Best compact camera: Panasonic Lumix TZ100
In most cases, compacts which feature a large (one-inch) sensor, have a restricted zoom. However, Panasonic’s TZ100 manages to bridge the gap between premium compacts and superzooms, with its 10x optical zoom offering.
While 10x doesn’t get near the heady heights of the 30 or 40x zooms elsewhere in this list, the 25-250mm equivalent should be more than enough for most situations. Alongside this, there’s a rich feature list which includes 4K video shooting, 10fps shooting, built-in WiFi and an electronic viewfinder. The screen is fixed, which is a shame when composing from awkward angles – but it perhaps helps to keep the overall size of the camera down.
Overall, this is a very likeable camera and it’s probably the best compromise of all the cameras here – you get a bit of everything for your cash, and the price isn’t outrageously high either. Image quality is very good, and while it’s not going to match your DSLR, the fact that you can fit it into your pocket makes it particularly appealing as a travel camera.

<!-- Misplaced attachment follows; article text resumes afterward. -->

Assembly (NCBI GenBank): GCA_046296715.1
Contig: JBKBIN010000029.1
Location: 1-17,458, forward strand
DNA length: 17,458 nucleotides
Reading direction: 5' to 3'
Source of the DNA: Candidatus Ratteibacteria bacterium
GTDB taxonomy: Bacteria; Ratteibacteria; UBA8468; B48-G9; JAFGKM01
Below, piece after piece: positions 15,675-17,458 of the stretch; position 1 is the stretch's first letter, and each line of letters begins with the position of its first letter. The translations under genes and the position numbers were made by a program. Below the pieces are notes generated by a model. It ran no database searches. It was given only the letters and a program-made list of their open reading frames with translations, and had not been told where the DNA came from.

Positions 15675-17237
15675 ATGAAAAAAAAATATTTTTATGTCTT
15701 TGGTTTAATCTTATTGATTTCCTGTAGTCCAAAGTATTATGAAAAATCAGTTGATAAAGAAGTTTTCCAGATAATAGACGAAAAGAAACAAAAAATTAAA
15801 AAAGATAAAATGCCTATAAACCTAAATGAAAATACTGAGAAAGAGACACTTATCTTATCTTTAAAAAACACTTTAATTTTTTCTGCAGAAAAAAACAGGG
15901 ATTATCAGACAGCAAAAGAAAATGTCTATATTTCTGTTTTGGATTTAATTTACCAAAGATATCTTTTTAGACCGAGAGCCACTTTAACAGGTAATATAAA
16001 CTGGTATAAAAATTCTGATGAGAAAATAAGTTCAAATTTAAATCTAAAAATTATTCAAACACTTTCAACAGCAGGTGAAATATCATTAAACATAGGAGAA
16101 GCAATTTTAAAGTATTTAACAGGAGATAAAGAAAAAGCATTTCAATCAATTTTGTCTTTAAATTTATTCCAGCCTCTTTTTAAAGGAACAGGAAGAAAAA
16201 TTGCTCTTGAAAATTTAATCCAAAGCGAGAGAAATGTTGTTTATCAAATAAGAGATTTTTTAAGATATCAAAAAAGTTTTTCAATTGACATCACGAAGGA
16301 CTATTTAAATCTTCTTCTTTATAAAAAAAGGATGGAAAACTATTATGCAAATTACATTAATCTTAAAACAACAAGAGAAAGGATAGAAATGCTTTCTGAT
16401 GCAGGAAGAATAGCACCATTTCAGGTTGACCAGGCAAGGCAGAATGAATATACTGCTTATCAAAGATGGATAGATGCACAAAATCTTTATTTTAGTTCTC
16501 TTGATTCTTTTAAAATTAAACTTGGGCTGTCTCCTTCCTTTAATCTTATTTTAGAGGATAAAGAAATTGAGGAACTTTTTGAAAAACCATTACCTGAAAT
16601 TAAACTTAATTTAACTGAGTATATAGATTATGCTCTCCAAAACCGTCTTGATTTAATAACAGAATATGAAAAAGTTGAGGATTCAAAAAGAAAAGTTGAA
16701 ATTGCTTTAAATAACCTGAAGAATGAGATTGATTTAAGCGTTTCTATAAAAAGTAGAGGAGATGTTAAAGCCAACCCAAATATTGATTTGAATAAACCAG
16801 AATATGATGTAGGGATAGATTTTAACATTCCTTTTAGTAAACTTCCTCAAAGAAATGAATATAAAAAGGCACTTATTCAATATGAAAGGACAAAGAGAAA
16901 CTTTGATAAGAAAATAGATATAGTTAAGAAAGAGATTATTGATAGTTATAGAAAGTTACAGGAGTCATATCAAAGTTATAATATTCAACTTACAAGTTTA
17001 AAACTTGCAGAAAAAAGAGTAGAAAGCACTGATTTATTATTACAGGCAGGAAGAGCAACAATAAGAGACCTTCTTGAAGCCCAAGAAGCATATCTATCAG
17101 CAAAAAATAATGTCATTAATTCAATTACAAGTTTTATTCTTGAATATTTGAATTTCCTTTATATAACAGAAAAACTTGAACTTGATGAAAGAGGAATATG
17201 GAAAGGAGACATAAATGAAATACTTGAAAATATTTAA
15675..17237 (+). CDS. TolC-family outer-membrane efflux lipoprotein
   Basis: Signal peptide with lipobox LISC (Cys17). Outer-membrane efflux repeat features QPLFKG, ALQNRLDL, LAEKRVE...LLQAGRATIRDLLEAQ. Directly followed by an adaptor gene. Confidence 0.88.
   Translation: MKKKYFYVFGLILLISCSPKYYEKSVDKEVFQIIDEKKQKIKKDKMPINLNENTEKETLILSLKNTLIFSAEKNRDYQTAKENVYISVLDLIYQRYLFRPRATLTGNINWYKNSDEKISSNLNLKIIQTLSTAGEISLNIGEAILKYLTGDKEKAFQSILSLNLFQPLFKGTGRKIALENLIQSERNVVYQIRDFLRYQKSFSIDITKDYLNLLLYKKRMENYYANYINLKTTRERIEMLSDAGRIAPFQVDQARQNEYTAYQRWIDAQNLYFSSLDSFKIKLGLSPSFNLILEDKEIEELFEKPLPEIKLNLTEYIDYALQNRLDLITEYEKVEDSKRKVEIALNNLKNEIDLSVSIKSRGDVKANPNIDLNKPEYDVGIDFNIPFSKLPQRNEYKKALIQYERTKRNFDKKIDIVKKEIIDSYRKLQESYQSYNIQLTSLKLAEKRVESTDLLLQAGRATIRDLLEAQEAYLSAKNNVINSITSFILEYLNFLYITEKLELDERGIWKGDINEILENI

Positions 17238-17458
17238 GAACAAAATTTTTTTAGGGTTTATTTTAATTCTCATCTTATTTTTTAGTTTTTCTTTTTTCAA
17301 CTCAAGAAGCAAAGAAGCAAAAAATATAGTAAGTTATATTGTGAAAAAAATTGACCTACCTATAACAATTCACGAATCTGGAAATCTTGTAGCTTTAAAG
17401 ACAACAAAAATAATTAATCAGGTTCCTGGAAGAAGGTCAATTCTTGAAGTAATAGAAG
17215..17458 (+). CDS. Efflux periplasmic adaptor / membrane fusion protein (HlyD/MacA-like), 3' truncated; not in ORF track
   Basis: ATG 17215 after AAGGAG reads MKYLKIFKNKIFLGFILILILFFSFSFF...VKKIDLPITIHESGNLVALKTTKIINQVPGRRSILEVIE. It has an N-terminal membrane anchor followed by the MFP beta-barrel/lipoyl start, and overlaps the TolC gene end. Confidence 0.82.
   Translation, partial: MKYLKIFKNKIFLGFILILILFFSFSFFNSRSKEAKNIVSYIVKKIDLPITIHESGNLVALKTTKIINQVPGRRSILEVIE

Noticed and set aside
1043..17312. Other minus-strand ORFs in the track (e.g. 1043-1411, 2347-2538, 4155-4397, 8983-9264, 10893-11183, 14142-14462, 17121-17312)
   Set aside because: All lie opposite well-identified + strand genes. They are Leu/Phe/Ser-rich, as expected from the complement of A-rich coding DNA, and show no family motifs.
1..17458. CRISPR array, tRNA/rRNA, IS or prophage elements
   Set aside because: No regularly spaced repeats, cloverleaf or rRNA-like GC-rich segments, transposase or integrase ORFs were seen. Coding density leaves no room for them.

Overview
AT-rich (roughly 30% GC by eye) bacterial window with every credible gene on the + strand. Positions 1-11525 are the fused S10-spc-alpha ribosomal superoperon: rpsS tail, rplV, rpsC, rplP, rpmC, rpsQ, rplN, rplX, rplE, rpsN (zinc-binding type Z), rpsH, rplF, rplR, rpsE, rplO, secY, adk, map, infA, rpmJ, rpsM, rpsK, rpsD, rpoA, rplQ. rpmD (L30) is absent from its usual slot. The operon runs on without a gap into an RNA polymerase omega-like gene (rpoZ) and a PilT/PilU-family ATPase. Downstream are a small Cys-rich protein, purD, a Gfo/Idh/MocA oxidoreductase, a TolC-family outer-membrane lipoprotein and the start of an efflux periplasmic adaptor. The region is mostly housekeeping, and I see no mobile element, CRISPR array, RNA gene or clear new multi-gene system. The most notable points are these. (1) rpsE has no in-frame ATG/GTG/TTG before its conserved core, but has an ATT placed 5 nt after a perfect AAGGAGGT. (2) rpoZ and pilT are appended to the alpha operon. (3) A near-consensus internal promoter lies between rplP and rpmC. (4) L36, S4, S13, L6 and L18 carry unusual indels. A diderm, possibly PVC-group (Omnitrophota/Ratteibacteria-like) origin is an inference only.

Best compact camera: Panasonic Lumix LX15
Aimed squarely at the Sony RX100 audience, the Panasonic LX15/LX10 is a small camera with a one-inch sensor and a 24-72mm equivalent focal length range. It goes one small step better than the RX100 V, offering a maximum aperture of f/1.4 at its widest angle, dropping to a still very usable f/2.8 at the far end.
Unlike the TZ100, the screen on the LX15 is hinged, meaning you can tilt it to face forward – which is useful for selfies, but also other awkwardly angled shots.
This being Panasonic, 4K video and 4K photo modes are included with the LX15 – both of which are appealing to a wide range of people. One big downside here though, especially for enthusiasts, is the lack of a viewfinder.
Another very likeable compact camera from Panasonic, which produces great images at a fraction of the price of the Sony RX100 V. Depending on what you need from a camera, this could be the better choice if you don’t want to spend too much.
Best compact camera: Canon G7X Mark II